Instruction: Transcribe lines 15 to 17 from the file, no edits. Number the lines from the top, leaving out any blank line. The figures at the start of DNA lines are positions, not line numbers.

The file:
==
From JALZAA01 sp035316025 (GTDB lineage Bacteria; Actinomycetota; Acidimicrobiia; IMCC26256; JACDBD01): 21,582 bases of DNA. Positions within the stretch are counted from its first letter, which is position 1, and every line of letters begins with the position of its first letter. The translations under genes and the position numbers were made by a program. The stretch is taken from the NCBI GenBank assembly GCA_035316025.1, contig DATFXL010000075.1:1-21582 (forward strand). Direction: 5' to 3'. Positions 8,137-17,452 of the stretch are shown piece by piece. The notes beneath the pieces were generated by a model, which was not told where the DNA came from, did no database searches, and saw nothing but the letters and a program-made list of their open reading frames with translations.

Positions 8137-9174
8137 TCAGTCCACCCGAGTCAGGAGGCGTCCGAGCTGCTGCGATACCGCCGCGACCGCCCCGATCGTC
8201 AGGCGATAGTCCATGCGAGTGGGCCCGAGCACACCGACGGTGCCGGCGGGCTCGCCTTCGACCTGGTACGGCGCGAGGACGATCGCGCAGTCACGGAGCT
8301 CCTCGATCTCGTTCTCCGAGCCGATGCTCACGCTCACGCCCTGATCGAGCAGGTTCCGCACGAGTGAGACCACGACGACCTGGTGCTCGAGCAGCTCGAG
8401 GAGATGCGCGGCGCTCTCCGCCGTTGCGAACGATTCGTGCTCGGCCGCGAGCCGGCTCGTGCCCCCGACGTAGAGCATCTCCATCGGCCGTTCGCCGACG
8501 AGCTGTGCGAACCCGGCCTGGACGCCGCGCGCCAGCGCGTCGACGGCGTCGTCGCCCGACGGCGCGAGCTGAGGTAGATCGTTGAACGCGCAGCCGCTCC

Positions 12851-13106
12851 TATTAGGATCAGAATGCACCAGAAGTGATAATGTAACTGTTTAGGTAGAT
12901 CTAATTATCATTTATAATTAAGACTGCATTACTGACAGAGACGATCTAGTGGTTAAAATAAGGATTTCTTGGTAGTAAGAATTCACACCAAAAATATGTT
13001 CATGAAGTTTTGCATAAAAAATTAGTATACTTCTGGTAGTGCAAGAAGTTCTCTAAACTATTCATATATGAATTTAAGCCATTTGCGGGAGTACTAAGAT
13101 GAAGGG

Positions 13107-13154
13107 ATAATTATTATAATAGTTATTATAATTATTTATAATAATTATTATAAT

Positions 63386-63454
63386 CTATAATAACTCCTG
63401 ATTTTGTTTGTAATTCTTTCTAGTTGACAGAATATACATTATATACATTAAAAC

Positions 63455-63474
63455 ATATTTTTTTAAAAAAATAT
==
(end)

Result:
Positions 63386-63454
63386 CTATAATAACTCCTG
63401 ATTTTGTTTGTAATTCTTTCTAGTTGACAGAATATACATTATATACATTAAAAC